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Surrender Letters
April 7, 1865 Grant begans communication with Lee known as the "Surrender Letters." Virginia
  Robert E. Lee
  Ulysses S. Grant


Between April 7 and April 9, 1865 Generals Ulysses S. Grant and Robert E. Lee began truce negotiation in writing. For purposes of clarity we have added comments before each letter, but have left intact all content.

Surrender Letters

Ulysses S. Grant, from his headquarters with the Army of the Potomac began with this note to Lee following the loss at Sailor's (Saylor's) Creek

HEADQUARTERS ARMIES OF THE U. S.,
5 P.M., April 7, 1865.

GENERAL R. E. LEE
Commanding C. S. A.

The result of the last week must convince you of the hopelessness of further resistance on the part of the Army of Northern Virginia in this struggle. I feel that it is so, and regard it as my duty to shift from myself the responsibility of any further effusion of blood, by asking of you the surrender of that portion of the Confederate States army known as the Army of Northern Virginia.

U. S. GRANT,
Lieut.-General.

Lee replied on the evening of the same day as follows:


April 7, 1865.

GENERAL: I have received your note of this day. Though not entertaining the opinion you express on the hopelessness of further resistance on the part of the Army of Northern Virginia, I reciprocate your desire to avoid the useless effusion of blood, and therefore before considering your proposition, ask the terms you will offer on condition of its surrender.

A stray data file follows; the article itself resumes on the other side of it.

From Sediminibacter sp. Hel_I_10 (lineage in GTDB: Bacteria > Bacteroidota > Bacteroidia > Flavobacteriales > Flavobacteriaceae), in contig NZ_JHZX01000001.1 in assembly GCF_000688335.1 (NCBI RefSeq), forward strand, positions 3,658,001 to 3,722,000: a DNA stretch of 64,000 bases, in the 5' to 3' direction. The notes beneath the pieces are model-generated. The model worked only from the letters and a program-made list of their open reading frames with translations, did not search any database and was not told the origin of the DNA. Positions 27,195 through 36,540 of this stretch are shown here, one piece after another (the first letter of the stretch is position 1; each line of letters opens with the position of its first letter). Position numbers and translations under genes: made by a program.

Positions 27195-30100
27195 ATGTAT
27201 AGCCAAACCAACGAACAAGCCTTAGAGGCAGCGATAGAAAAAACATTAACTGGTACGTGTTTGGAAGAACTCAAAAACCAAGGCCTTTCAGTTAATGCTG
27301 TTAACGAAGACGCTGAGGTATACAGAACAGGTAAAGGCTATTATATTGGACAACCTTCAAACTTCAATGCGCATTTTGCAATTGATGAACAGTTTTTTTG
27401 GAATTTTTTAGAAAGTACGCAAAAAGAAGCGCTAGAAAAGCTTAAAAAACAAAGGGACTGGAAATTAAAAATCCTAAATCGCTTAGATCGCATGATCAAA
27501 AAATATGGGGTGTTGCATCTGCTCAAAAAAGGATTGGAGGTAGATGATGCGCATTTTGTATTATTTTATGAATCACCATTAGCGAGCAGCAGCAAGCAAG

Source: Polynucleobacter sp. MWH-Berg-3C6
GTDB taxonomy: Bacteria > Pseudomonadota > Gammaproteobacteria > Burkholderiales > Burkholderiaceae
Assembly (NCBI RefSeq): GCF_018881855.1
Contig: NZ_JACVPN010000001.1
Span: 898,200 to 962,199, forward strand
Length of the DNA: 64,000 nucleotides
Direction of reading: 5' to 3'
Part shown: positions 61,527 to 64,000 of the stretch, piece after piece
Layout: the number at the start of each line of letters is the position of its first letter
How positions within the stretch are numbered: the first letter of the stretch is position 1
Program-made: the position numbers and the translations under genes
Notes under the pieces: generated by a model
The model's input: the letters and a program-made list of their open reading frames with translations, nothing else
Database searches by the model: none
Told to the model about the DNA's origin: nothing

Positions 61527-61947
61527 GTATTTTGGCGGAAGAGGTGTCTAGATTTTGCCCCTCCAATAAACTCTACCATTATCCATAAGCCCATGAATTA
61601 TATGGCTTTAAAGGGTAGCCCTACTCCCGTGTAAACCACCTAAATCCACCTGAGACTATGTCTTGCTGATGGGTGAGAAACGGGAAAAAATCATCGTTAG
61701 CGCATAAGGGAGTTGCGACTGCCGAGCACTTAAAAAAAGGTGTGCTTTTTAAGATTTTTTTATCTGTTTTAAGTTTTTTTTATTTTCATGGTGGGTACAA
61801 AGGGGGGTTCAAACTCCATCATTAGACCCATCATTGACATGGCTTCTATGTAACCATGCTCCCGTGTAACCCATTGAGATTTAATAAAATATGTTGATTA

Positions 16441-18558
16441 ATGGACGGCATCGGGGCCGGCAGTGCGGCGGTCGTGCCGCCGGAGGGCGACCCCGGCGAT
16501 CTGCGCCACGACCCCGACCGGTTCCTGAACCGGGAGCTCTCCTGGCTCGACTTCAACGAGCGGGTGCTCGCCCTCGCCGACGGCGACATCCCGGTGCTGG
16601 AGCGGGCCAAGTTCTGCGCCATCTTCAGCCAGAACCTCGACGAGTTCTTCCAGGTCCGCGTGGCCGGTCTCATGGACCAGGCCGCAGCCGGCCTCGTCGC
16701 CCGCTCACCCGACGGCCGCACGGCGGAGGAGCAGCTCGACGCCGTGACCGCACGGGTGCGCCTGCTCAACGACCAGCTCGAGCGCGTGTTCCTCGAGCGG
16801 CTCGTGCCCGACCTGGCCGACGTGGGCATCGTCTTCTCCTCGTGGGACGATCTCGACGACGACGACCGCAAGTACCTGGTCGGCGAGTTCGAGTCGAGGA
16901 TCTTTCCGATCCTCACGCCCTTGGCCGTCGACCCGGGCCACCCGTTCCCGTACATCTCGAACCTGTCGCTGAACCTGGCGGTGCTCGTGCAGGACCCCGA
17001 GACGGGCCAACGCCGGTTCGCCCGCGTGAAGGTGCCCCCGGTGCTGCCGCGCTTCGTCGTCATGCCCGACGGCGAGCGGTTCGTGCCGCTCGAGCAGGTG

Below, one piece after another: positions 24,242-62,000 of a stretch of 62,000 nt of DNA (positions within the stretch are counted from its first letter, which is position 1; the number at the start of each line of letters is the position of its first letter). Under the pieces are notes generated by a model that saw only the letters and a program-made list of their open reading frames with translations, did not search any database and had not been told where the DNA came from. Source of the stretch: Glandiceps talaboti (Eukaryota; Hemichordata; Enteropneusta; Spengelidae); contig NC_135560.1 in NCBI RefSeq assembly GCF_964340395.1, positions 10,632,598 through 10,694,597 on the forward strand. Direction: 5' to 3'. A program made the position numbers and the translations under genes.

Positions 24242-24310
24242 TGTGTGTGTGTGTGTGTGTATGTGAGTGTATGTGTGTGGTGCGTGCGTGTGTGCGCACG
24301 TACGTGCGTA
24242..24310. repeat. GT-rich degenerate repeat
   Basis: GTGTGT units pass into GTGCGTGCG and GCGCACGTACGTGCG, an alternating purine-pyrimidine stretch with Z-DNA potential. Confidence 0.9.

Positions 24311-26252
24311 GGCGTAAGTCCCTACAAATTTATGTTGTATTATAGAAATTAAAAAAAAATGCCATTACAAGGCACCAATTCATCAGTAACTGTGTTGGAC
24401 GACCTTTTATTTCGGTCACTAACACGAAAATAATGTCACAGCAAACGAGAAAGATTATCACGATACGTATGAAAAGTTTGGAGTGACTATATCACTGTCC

R. E. LEE,
General.

Grant then replied, specifically with terms of surrender:


April 8, 1865.

GENERAL R. E. LEE,
Commanding Confederate States Army

Your note of last evening in reply to mine of same date, asking the condition on which I will accept the surrender of the Army of Northern Virginia is just received. In reply I would say that, peace being my great desire, there is but one condition I would insist upon, namely: that the men and officers surrendered shall be disqualified for taking up arms again against the Government of the United States until properly exchanged. I will meet you, or will designate officers to meet any officers you may name for the same purpose, at any point agreeable to you, for the purpose of arranging definitely the terms upon which the surrender of the Army of Northern Virginia will be received.

U. S. GRANT,
Lieut.-General.

At this point Lee addressed a letter to "General," meaning General Grant, and proposed a meeting a 10:00 am on April 9 on the "old stage road to Richmond" to discuss Grant's terms. Lee apparently felt he could negotiate an armistice rather than a surrender.